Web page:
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UPU delegates reject Trump mail demand

The U.N. postal agency opened its Extraordinary Congress with a vote to reject the Trump administration's demand that it overhaul international delivery rates.

GENEVA (AN) — The U.N. postal agency opened the third Extraordinary Congress in its nearly 145-year history on Tuesday with a vote to reject a demand by U.S. President Donald Trump's administration that it overhaul international delivery rates.

The 78-57 vote to reject "Option B," with 9 nations abstaining, came on the first day of the Universal Postal Union's three-day Congress. Others among the approximately 150 countries represented did not participate in the secret ballot, according to a statement from UPU.

The Extraordinary Congress in Geneva, which runs through Thursday, was called largely to focus on what to do in the face of the Trump administration's threat last year to withdraw the United States from the treaty signed on October 9, 1874 that is the basis for the UPU, a Swiss-based international organization that coordinates mail activities among its 192 member nations and territories.

"We have come together here in Geneva to decide on one question, and one question only, the issue of remuneration rates," UPU's secretary-general, Bishar Hussein, said in opening the Congress.

"Before going further, let me say that over the years since the introduction of the remuneration system at our Universal Postal Congress in Tokyo in 1969, we have recognized the system is not fit-for-purpose, but could not be fixed overnight," he said. "It is, therefore, regrettable that the new rates could not come soon enough to prevent the necessity of holding this Congress."

The Trump administration complained that the inbound packages to the United States from China and other countries enjoy lower remuneration rates than what domestic shippers pay. The remuneration rates are the tariff or compensation paid by the “sending” country to the “receiving” country.

The UPU has said the system it uses to calculate remuneration rates is typically reviewed and improved during each quadrennial Congress. The next Congress is scheduled for August 2020, and the remuneration rates that are decided there will come into effect in January 2022.

U.S. departure in the balance

U.S. White House trade adviser Peter Navarro, head of the American delegation in Geneva this week, argued the international organization is not keeping up with 21st century realities of online commerce.

He said that when Trump "found out the United States is being forced to heavily subsidize the import of small parcels in a way that costs our Postal Service hundreds of millions of dollars a year and costs our economy tens of thousands of jobs, he called me into the Oval Office and simply said, 'Fix it.' "

For 11 months, Navarro said, he also has been "working with a top-level team preparing for a possible seamless exit" from UPU, which is headquartered in the Swiss capital Bern.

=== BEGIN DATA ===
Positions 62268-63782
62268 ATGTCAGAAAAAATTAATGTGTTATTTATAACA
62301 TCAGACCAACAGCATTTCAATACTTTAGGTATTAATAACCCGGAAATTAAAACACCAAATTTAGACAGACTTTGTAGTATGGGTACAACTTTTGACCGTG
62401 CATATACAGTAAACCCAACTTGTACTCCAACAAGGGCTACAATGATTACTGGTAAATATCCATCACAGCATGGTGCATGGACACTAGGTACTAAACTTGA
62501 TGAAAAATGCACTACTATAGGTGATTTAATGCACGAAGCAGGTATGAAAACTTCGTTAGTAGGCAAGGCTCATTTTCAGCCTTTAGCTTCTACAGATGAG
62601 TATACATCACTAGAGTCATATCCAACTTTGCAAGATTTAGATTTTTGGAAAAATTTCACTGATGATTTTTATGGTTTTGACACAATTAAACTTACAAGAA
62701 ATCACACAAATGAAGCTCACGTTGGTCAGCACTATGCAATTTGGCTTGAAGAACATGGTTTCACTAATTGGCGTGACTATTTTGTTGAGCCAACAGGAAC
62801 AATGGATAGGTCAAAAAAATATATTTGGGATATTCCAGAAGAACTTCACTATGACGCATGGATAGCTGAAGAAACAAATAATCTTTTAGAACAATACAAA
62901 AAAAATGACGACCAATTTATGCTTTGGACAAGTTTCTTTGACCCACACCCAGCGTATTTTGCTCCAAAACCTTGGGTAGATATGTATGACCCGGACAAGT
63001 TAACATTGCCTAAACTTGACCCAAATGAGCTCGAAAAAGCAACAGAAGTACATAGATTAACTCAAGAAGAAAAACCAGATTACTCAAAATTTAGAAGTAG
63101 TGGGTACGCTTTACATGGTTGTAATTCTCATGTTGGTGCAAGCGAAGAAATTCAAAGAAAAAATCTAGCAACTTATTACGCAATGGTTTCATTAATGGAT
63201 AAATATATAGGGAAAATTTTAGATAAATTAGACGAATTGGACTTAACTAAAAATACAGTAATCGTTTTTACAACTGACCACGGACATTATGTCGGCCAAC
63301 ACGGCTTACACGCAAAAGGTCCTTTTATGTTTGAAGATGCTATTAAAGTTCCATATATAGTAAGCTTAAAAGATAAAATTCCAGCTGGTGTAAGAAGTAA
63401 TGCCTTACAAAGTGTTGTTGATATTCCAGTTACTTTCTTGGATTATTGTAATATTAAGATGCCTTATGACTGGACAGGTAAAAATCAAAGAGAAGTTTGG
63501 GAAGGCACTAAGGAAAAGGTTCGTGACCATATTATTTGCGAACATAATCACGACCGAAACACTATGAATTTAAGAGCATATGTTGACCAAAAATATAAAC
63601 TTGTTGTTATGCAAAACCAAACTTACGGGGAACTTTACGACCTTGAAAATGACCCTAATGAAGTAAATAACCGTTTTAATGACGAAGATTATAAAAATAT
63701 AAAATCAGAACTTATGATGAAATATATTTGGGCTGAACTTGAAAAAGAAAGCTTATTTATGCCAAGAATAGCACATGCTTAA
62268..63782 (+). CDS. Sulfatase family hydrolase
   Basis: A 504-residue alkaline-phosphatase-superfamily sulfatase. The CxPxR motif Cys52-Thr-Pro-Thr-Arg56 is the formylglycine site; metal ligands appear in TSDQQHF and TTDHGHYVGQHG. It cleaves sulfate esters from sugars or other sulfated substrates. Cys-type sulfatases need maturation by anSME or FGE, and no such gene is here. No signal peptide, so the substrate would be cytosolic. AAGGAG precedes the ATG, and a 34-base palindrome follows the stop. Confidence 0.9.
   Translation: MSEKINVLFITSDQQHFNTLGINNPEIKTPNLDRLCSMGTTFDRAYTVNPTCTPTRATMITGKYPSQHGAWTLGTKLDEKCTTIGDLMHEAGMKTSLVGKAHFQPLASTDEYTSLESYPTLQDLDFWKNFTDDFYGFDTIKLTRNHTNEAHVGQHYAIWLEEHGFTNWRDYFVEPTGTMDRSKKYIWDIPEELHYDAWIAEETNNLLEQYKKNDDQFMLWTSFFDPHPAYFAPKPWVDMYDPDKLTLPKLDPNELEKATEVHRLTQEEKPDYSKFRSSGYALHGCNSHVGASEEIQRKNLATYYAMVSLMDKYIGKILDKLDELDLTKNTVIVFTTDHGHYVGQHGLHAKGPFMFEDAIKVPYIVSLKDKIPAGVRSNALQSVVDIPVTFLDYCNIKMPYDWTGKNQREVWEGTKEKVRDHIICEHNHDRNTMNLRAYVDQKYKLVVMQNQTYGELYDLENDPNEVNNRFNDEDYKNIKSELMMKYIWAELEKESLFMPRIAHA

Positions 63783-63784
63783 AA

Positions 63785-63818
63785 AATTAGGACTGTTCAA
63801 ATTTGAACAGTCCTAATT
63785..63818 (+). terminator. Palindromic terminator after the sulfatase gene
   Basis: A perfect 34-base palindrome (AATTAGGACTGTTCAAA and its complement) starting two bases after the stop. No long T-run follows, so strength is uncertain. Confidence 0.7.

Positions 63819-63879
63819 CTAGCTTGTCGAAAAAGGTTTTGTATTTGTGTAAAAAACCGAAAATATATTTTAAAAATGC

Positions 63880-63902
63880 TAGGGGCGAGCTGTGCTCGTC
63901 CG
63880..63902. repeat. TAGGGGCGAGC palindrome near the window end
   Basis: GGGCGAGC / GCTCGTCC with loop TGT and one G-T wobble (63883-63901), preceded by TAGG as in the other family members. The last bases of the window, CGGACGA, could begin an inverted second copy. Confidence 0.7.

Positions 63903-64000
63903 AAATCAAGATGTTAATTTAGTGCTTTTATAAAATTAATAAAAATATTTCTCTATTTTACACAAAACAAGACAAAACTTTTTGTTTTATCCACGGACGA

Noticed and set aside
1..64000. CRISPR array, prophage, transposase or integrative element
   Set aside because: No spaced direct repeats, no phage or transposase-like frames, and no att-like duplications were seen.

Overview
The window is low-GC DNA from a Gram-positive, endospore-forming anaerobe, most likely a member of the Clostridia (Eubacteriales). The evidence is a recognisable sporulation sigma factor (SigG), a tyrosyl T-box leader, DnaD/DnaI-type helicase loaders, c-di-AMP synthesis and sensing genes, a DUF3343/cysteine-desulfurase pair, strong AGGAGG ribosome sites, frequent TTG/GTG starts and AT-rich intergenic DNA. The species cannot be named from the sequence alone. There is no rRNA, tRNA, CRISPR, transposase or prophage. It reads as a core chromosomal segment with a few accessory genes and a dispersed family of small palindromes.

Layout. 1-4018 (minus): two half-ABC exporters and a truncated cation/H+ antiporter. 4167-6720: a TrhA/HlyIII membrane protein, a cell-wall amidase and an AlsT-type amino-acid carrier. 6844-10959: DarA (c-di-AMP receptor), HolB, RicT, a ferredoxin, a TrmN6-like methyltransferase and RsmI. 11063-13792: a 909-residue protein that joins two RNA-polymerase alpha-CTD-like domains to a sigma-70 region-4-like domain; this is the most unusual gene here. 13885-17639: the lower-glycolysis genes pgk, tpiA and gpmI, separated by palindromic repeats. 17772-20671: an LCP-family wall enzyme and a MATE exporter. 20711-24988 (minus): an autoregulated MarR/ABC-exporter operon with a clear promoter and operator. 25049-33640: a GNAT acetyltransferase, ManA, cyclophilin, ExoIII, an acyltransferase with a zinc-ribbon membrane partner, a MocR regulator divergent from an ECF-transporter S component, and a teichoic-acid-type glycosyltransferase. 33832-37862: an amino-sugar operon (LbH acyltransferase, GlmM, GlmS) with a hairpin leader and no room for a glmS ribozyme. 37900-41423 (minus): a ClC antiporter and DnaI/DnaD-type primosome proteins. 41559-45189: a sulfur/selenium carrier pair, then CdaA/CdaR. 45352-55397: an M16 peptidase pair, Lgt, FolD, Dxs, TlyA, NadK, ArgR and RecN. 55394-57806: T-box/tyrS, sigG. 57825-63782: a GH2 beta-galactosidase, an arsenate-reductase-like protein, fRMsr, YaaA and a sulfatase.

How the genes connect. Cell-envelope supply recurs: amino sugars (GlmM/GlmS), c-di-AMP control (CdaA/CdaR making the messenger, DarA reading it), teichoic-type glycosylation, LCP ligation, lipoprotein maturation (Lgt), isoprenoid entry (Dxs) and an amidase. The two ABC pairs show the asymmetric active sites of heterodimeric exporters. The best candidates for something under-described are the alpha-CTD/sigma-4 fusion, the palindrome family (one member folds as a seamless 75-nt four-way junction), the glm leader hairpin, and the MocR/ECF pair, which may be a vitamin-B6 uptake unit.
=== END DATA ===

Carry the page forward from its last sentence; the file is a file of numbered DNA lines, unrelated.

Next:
"America’s strong preference is for the measure known as Option B. With this option, all members of the UPU would be allowed to immediately self-declare rates," Navarro said in a speech. "While this option might cause some very short-term disruptions, it is the clearest, cleanest, fairest and quickest path to a reform that is long overdue."

However, Navarro conceded the Trump administration's "second acceptable path is the multi-speed option. It would allow the United States to immediately self-declare rates while other countries would achieve that goal over a five-year period."

"The most important thing that I can tell you about this option is that it already represents a very significant compromise of the United States," he added. "The mission here today is to retool this system for the brave new world of e-commerce. As we say in America: You know what to do."

That second option was due to be voted on Wednesday. If that option is rejected, the Trump administration is almost certain to make good on its threat to exit from the UPU on October 17.

UPU is one of the two earliest international organizations that became United Nations-affiliated agencies in the late 1940s. It was created out of the 1874 Treaty of Bern that resulted from a Swiss-hosted international conference to regulate mail delivery among nations.

Hussein told a press conference that "the departure of any country, first of all, is undesirable because no country has ever left the Union since 1874. This is the first time we have had this situation."

He warned of serious disruptions to international mail and shipments if the United States were to leave UPU "because the traditional system will completely shut down according to our current rules."

Hussein, however, said he remained "very optimistic we are going to find a solution here. Countries have come up with different positions, but we have a solid track record. We have survived two world wars. And the universal postal union has always reinvented itself."